Can I download the desktop version onto my ipad or do I need the laptop?

Living Wed 31-Dec-14 17:10:09

The big issue at the moment is you do need a lap top. Think they're working on the IPad version.

LucyTheValiant Wed 31-Dec-14 17:15:30

Can I buy it now, from the ipad, and then download it into my laptop at a later rate? I am visiting family this week and didn't bring the laptop, just the ipad.

Living Wed 31-Dec-14 17:17:40

I don't see why not. If you search there's a long thread on here on money matters that says how to work it if you've bought through stream. It's the YNAB support thread.

Living Wed 31-Dec-14 17:25:48

Money Matters. I've just bounced.

LucyTheValiant Wed 31-Dec-14 18:14:24

Oh fab, thank you!

dementedma Thu 01-Jan-15 12:46:14

I tried it last year. Really tried it, did the seminars and everything but just got in a hopeless mess every time as the YNAB and the the bank never agreed and I just got really confused. I accept this was probably me as it seems a good programme which works for many people but I gave up in the end. We don't get paid month to month so I just couldn't get it to fit.

iamthemusicman Thu 01-Jan-15 12:58:18

I'm really interested in trying this but DH gets paid weekly, is there a way to make it work?

SurlyCue Thu 01-Jan-15 13:05:55

Hi just to add if you are a student YNAB gives you a free account for as long as you are a student. All i did was email to ask if this was true and they sent me an activation code. They said it expires after one year but to renew for free i just need to send them a photo of my student ID card next year.

tribpot Thu 01-Jan-15 13:17:19

It shouldn't matter how often you get paid, although it is more difficult to get your head round how to budget at the beginning if you're not.

If you watch the tutorial videos on the website, you'll get a good feel for this as it's much more common in the US for people not to be paid monthly. It feels slightly uncomfortable as you either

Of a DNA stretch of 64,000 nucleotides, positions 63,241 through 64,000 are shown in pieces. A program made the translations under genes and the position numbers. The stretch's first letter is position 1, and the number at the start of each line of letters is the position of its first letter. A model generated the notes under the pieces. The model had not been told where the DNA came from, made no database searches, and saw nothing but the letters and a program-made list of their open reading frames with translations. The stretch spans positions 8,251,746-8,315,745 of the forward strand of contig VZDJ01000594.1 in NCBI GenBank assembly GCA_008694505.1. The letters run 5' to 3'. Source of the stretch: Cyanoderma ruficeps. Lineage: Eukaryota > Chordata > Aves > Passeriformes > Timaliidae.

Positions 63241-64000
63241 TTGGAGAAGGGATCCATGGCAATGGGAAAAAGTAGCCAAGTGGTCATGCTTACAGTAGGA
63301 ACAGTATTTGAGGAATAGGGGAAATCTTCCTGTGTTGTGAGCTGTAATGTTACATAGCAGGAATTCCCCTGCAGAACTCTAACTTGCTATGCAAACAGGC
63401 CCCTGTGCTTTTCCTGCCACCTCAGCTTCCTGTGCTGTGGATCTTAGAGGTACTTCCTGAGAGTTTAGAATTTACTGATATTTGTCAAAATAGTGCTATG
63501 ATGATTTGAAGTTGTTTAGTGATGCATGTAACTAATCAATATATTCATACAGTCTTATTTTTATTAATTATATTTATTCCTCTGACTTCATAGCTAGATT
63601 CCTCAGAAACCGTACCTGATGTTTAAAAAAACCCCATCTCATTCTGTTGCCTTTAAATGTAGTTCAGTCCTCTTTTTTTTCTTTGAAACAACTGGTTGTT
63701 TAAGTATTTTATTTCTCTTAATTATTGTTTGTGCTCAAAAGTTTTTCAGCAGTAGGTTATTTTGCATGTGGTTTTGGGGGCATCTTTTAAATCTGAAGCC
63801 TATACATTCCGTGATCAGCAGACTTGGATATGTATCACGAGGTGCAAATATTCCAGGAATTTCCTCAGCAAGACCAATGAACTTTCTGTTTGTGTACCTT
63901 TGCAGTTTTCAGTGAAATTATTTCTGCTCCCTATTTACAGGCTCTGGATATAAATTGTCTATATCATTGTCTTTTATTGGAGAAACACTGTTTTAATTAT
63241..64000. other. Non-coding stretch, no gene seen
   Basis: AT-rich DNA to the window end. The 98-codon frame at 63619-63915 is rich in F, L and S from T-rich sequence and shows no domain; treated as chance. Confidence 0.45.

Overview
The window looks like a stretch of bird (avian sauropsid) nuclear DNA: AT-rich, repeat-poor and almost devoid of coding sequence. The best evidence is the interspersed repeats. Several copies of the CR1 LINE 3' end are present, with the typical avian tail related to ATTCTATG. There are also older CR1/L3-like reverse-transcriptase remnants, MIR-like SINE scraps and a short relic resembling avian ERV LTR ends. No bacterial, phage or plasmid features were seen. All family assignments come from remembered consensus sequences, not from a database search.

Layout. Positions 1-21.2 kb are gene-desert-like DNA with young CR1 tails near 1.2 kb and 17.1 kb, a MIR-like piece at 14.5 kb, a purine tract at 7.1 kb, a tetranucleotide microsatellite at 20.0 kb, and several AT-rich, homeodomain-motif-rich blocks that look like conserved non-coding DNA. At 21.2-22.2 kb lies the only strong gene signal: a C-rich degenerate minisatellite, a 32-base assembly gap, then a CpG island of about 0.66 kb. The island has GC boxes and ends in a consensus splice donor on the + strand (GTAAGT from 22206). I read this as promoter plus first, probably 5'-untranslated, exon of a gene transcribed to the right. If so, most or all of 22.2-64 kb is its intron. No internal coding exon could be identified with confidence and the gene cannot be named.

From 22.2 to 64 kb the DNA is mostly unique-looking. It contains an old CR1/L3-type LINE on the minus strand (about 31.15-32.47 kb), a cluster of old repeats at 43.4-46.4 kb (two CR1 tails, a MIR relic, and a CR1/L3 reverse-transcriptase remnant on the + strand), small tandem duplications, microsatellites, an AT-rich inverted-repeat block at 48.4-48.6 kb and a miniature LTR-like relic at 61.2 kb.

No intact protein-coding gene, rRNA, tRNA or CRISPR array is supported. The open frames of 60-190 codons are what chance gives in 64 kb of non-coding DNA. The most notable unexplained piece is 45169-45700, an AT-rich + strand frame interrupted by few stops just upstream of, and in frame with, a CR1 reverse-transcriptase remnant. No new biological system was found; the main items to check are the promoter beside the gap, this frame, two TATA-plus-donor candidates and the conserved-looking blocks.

- only budget for expenses that will occur before your next pay cheque, i.e. if you pay Council Tax on the last of the month, you don't try and budget it on 1 Jan if you only got a week's wages on 31 Dec.
- budget for a load of expenses you can't actually pay for using your available cash, and live with a load of red on your budget until you get paid closer to the date of the expenses falling due. e.g. you do budget [x] quid to your Council Tax and have YNAB tell you you've overbudgeted until you actually get paid again prior to the end of the month.

One of its great strengths is not being tied to any particular payment cycle - lots of people want to be able to budget from one pay cheque to the next one, let's say 16th of one month to 15th of another. But this can then leave you all over the place when the cycle changes - i.e. Christmas, change of job, etc.

As Living said, the goal is to get 'buffered', so you have enough money on hand to budget the whole month on day 1 of the month. If you're paid weekly or fortnightly as a lot of US YNABers are, this can be quite a challenge. If (like me) you're paid on almost the last day of the month, it's a piece of piss and the challenge then is to be truly buffered, which is not to budget December's pay cheque until February.

They are indeed working on a fully-featured iPad version - the owner of YNAB blogged recently about trying the beta version out so it's definitely coming.

avocadotoast Thu 01-Jan-15 13:17:48

I've just got this too (well, got it last week, but ignored it over Christmas). I've sat down today with DH and gone through everything.

We are very slightly overbudgeted for this month but because he gets paid mid-month (and that hasn't been taken into account yet) we should be ok (plus I think I've overestimated some areas). It's giving me a lot of hope!